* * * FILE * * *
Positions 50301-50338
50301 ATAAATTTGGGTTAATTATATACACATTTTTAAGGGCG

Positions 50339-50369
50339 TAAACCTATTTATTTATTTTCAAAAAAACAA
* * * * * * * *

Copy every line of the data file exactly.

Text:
Positions 50301-50338
50301 ATAAATTTGGGTTAATTATATACACATTTTTAAGGGCG

Positions 50339-50369
50339 TAAACCTATTTATTTATTTTCAAAAAAACAA